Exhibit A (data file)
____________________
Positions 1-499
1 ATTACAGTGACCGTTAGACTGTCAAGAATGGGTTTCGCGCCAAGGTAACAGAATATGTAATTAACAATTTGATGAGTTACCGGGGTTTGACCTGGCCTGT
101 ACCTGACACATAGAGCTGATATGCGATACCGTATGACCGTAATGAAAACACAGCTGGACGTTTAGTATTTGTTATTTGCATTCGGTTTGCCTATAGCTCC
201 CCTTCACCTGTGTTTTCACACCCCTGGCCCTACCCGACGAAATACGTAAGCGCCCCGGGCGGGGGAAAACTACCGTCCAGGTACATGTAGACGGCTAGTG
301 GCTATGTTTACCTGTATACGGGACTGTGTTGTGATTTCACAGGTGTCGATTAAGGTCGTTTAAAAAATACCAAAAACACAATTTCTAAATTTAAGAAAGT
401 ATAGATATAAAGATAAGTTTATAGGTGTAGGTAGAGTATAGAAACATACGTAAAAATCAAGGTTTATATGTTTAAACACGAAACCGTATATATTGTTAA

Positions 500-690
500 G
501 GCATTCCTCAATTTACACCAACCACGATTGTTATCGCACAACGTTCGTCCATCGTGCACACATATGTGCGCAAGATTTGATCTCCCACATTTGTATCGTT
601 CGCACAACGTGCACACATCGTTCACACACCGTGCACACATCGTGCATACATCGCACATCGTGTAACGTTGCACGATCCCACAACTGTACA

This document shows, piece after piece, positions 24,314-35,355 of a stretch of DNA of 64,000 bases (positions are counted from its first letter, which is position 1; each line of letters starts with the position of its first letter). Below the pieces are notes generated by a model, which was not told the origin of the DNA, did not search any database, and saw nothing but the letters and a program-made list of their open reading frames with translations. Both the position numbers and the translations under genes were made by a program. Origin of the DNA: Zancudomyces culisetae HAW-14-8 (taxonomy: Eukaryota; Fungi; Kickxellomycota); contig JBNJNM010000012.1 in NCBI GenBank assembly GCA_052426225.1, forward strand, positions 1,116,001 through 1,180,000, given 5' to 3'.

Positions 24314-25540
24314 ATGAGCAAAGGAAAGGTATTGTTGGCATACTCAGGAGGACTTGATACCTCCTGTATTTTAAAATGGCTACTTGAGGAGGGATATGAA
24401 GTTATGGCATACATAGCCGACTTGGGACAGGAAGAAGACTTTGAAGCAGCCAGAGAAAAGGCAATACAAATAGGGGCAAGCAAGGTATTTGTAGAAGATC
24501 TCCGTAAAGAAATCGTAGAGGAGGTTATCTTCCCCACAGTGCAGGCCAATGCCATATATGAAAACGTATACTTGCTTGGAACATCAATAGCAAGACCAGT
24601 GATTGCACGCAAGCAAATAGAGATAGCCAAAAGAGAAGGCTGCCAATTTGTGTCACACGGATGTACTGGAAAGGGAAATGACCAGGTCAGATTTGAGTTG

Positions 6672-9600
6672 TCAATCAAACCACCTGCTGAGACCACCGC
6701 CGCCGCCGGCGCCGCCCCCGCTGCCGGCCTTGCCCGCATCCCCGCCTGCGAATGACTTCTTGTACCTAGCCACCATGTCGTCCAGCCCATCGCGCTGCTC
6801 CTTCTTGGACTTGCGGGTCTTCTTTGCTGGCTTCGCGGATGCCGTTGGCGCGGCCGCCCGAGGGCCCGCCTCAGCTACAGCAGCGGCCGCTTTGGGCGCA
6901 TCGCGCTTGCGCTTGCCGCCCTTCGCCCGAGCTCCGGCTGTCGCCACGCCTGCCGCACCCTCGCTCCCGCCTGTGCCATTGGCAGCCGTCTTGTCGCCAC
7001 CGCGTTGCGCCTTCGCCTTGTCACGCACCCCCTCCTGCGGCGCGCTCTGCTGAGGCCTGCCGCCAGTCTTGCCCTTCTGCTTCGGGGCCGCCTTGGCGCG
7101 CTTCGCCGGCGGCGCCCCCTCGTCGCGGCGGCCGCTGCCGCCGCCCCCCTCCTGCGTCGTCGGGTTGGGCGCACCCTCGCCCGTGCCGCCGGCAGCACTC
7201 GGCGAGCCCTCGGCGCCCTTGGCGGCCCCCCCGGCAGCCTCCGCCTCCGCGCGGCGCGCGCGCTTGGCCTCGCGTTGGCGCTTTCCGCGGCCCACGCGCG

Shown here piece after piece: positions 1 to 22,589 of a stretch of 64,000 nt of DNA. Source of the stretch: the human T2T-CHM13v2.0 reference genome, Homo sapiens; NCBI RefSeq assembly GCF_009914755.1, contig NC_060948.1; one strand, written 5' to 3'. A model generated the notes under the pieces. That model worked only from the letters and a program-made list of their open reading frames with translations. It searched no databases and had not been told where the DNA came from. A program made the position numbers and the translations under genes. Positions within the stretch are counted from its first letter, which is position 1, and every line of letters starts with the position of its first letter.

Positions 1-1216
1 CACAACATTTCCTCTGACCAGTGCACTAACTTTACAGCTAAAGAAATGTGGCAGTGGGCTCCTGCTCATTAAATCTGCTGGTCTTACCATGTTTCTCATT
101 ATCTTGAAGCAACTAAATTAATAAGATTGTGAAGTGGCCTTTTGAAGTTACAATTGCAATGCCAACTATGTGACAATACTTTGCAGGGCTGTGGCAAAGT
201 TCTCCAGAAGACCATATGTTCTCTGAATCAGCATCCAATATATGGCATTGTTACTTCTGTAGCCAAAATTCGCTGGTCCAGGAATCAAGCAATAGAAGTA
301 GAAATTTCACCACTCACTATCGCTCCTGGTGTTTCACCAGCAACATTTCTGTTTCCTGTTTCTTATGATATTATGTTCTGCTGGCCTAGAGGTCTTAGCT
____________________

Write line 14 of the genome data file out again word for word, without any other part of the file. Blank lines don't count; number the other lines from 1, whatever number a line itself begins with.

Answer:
24401 GTTATGGCATACATAGCCGACTTGGGACAGGAAGAAGACTTTGAAGCAGCCAGAGAAAAGGCAATACAAATAGGGGCAAGCAAGGTATTTGTAGAAGATC